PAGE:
|Van Tassell, Curtis|
|Matukumalli, Lakshmi - GEORGE MASON UNIVERSITY|
Submitted to: Meeting Abstract
Publication Type: Abstract Only
Publication Acceptance Date: August 22, 2004
Publication Date: September 6, 2004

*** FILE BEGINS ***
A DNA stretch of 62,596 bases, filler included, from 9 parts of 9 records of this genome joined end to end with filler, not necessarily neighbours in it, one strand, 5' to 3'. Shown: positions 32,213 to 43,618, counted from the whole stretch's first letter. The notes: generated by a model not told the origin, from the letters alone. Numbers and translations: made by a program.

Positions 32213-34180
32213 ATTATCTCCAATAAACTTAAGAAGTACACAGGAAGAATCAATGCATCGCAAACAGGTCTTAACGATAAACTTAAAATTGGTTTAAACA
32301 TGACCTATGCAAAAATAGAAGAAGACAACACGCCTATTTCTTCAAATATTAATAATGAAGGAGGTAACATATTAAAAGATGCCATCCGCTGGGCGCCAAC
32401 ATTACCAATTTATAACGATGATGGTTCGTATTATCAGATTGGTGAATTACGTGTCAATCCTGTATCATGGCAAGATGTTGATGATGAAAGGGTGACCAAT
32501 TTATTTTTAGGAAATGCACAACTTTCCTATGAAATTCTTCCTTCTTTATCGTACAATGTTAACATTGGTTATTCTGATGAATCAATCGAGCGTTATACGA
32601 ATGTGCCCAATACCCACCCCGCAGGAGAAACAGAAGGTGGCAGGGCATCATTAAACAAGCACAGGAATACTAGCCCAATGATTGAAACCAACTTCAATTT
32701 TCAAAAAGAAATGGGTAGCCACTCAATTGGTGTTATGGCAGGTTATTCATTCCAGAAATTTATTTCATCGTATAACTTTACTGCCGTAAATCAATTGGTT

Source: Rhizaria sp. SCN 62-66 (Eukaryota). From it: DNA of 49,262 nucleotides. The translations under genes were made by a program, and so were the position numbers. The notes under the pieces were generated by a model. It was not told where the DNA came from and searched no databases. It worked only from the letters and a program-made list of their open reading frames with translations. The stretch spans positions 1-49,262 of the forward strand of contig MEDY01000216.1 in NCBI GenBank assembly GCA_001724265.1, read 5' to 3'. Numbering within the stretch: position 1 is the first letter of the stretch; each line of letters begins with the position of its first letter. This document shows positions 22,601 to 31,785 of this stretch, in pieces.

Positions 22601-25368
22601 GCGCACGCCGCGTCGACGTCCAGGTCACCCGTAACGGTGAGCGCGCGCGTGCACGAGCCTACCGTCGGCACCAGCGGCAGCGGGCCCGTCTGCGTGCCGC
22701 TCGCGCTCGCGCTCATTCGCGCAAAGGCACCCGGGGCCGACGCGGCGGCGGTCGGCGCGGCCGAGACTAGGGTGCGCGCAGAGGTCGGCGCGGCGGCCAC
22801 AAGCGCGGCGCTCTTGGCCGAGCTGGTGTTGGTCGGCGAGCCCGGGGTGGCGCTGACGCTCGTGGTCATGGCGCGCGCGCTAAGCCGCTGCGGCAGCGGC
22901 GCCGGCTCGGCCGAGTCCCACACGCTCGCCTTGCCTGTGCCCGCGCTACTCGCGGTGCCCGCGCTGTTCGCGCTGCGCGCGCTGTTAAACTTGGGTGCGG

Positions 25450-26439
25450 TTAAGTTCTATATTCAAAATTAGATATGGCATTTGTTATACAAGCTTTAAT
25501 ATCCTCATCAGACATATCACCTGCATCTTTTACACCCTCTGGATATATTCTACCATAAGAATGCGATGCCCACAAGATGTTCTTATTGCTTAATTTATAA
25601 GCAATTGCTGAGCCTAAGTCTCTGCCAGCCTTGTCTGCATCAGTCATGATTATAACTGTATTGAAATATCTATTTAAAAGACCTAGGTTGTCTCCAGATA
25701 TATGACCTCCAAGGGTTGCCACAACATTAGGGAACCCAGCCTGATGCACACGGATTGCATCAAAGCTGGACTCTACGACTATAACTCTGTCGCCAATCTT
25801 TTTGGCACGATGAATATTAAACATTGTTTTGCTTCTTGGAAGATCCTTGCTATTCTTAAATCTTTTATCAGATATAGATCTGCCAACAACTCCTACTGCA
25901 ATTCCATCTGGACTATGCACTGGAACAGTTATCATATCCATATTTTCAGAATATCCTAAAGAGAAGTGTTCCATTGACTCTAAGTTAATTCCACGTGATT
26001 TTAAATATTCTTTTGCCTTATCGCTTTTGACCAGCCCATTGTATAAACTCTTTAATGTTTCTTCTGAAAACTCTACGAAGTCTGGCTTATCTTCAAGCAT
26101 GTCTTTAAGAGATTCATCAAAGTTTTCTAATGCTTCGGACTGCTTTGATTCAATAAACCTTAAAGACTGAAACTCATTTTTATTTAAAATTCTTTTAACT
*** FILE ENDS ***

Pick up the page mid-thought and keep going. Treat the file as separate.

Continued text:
Citation: Baumann, R.G., Baldwin, R.L., Sonstegard, T.S., Van Tassell, C.P., Matukumalli, L. 2004. Characterization of a normalized cDNA library from bovine intestinal muscle and epithelial tissues [abstract]. 7th International Meeting of the Microarray Gene Expression Data Society. p. 24. Technical Abstract: Tissue-specific cDNA library sequences (EST) yield a detailed snapshot of gene expression and are useful in developing second-generation molecular resources (i.e. microarrays) for gene expression profiling. We have constructed and characterized BARC-8BOV, a normalized cDNA library developed from intestinal tissues of Holstein dairy cattle synthesized from mRNA isolated from duodenal, jejunal and ileal segments of the small intestines of a lactating dairy cow and neonatal calf. After normalization, there was a significant reduction of high copy number transcripts and a total of 1.8 x 107 clones with an average transcript length of 1,800 base pairs. Sequencing of these clones resulted in 19,110 EST deposited into the NCBI Genbank EST database. Assembly and clustering of these sequences yielded 11,208 unique elements (3,419 contigs and 7,789 singletons) with an average length of 695 base pairs. Analysis strongly suggests normalization and tissue-pooling were effective at increasing the discovery rate of new bovine sequence. A total of 1,123 sequence elements not previously identified in cattle, but with similarity to known genes in other animal systems, were identified and shown to be involved in numerous critical biological processes. An additional 745 transcripts were not represented in nucleotide or protein data bases, and further analysis of these could lead to the identification of gut-specific transcript variants of known genes or potentially the discovery of novel bovine genes. Of the 11,208 assembled sequences, 11,034, or 98.4%, match sequences present in the bovine DNA trace archive at NCBI, and add to a bovine EST database previously lacking significant gut tissue representation. These data will also contribute in efforts to annotate the bovine genome and our aim is to use this library resource to develop second-generation research tools (microarrays, genetic tests, etc.) to understand how gene expression patterns and controls are coupled with cellular, tissue and whole animal nutrient-use profiles. We are particularly interested in identifying genes that regulate or are fundamental to metabolic pathways and growth regulatory processes involved in visceral tissue energy and nutrient use. Ultimately, this work will facilitate development of new nutritional management and selection strategies essential for optimization of animal production.